The Arctic willow is dioecious, with the male and female flowers located on separate plants (3). Flowering take place in June and July, with the fruits ripening in August (4). After dispersal, the seeds of the Arctic willow are dormant for 30 days until germination occurs (3).
As well as by seed dispersal, reproduction in the Arctic willow also takes place through vegetative root growth at various points along the stem (5). As a deciduous plant, the Arctic willow sheds its leaves at the end of the growing season (3).
The catkins of the Arctic willow may be much warmer than the surrounding air temperature. On calm, sunny days, female catkins may be up to 8.5 degrees Celsius warmer than the temperature of their surroundings and this difference in temperature speeds up pollen and seed growth, as well as attracting insects (3).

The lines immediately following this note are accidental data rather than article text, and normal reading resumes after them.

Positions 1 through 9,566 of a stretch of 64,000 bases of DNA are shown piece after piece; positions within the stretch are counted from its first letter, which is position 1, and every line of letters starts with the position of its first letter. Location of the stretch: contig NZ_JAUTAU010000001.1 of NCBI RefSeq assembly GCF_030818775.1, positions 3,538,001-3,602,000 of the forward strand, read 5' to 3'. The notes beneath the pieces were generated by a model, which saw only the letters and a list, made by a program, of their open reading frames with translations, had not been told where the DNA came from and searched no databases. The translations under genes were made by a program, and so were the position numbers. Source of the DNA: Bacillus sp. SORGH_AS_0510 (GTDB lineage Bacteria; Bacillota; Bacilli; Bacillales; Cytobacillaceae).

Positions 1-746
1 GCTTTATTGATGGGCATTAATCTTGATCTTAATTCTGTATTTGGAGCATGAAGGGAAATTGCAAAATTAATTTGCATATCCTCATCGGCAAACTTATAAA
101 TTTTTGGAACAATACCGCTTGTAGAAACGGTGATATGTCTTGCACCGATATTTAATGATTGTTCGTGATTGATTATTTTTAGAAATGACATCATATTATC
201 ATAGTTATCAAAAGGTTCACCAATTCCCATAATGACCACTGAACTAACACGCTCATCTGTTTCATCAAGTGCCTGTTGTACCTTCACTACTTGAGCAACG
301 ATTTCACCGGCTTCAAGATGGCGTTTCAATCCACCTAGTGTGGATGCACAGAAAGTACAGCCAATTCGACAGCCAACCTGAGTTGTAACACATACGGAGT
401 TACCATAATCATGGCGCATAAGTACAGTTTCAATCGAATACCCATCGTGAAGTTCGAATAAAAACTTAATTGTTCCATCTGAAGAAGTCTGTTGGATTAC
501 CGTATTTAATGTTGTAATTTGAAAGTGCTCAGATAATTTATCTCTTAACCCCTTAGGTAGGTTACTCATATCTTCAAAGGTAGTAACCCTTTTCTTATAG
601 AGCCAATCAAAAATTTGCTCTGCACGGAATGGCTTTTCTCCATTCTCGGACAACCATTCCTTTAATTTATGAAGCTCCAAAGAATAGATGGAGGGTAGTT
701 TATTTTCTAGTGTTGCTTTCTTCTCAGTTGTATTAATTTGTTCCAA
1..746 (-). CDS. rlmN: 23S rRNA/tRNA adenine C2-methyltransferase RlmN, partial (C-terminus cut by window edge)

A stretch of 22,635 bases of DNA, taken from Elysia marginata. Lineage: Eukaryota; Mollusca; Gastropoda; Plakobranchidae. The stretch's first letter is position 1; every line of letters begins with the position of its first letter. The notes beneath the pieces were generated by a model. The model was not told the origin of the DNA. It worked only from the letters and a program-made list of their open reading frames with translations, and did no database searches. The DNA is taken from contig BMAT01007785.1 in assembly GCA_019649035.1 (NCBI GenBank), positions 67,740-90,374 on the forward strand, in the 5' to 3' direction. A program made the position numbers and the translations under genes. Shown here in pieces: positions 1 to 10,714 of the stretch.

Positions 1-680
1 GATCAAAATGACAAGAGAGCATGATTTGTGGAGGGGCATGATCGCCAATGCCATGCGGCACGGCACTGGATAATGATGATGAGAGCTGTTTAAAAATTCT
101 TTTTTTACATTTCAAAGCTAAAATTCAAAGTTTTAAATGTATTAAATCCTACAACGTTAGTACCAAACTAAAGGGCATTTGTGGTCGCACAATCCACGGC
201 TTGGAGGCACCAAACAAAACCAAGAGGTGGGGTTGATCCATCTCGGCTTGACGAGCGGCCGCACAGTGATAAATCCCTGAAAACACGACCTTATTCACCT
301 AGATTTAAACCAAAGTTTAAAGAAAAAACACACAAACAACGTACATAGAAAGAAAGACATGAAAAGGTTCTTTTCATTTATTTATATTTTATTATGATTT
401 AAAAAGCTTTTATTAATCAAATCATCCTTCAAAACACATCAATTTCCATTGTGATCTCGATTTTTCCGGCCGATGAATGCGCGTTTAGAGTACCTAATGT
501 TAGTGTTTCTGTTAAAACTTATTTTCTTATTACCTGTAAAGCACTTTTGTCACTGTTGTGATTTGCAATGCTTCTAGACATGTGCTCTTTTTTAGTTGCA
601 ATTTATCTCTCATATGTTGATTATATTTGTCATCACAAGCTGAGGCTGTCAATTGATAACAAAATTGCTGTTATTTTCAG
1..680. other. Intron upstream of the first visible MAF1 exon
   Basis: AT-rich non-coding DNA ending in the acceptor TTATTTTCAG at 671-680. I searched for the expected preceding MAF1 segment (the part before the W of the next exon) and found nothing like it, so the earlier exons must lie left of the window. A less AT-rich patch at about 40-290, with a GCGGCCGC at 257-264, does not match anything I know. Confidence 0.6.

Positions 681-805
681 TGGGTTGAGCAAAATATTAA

The Arctic willow has a symbiotic relationship with mycorrhizal fungi, which enables the Arctic willow to take up nutrients into the root more efficiently (3).
The Arctic willow is eaten throughout its range by many different animals including muskox (Ovibos moschatus), Arctic hare (Lepus arcticus), ptarmigan (Lagopus muta) and reindeer (Rangifer tarandus), with the younger buds and leaves being particularly popular (2) (3) (7).